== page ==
"Modern Korean: An Intermediate Reader" is excellent and I strongly recommend getting this one too. It does not go quite as far into the language as "Advanced Korean" does, but it is good all the same, and it teaches you lots of folk tales and traditional cultural icons and such that are good to know about. The "Routledge Intermediate Korean Reader", also (as is "Advanced Korean") authored by Dr. Yeon was a bit hard for me, so after doing 3 chapters in it I switched over to "Advanced Korean" and I will then resume it when finished. I think of this Routledge book as a necessary next step in my Korean learning. That Dr. Yeon is behind this one too makes me think that he would recommend it also be used along with ""Advanced Korean". The recently (2011) published complete grammar of Korean by Dr. Yeon again, is a necessary part of all Koreanists' libraries. You wouldn't believe how utterly frustrated I was with the Korean language for 15 years before that book was published, as there was no way for me to learn all the little finnicky points of grammar that never stopped popping up! Interestingly, I figured out about 90% of the grammar in that book by my own efforts before it was published by just using the language over the years and trying to make sense of things! I am also waiting to delve into the Klear "Korean Reader for Chinese Characters" by Dr. Cho.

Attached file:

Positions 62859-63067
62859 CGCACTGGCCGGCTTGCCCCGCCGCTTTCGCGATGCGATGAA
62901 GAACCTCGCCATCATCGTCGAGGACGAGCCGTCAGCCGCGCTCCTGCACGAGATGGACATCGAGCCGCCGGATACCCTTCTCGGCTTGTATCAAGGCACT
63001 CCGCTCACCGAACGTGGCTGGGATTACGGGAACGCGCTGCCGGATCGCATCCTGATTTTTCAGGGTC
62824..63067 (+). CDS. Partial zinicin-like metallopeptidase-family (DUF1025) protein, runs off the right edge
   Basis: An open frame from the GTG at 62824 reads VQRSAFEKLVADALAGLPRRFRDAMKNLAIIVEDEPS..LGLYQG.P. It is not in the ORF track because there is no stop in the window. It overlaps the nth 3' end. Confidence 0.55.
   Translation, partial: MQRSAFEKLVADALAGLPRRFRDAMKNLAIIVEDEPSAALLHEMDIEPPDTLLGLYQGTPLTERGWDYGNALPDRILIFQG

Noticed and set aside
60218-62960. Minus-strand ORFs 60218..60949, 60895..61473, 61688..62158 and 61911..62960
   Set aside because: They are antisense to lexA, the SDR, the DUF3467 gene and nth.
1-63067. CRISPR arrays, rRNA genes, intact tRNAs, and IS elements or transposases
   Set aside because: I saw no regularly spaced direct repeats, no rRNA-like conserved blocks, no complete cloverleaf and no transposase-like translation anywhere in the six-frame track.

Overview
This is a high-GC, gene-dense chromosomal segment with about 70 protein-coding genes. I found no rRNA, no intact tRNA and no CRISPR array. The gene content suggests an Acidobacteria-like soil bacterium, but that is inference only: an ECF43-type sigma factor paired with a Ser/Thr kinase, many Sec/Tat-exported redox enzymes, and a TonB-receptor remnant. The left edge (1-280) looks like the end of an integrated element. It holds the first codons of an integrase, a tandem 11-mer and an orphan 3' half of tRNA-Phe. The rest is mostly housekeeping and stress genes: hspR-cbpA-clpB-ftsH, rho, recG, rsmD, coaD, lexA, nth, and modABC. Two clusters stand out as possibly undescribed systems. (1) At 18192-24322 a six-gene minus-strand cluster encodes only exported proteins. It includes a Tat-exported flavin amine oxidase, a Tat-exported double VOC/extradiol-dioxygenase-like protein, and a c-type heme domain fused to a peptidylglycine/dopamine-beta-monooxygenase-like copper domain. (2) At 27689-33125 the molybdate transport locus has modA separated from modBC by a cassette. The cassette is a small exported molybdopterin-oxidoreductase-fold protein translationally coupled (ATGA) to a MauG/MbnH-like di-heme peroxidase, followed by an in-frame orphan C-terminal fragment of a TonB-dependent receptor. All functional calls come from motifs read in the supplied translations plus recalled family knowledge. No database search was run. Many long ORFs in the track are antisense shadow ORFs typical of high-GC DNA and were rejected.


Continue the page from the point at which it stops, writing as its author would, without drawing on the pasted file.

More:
Among a number of lower level texts, I have completed Drs. King and Yeon's other two textbooks in the series, and the "College Korean" - "Intermediate College Korean" twin set, which are of course excellent too if not quite as extensive as Drs. King and Yeon's. These are hardly the only books I've used to learn Korean though. The list goes on, which I will spare you from! I do hold myself to be quite good at the language, especially as a listener and a reader, but I am hardly an expert as I still do not really understand much TV and I find most things in print to have too many new words in it for it to be fun to read, although I'm "getting there", and I can see how this current textbook is making a HUGE difference for me!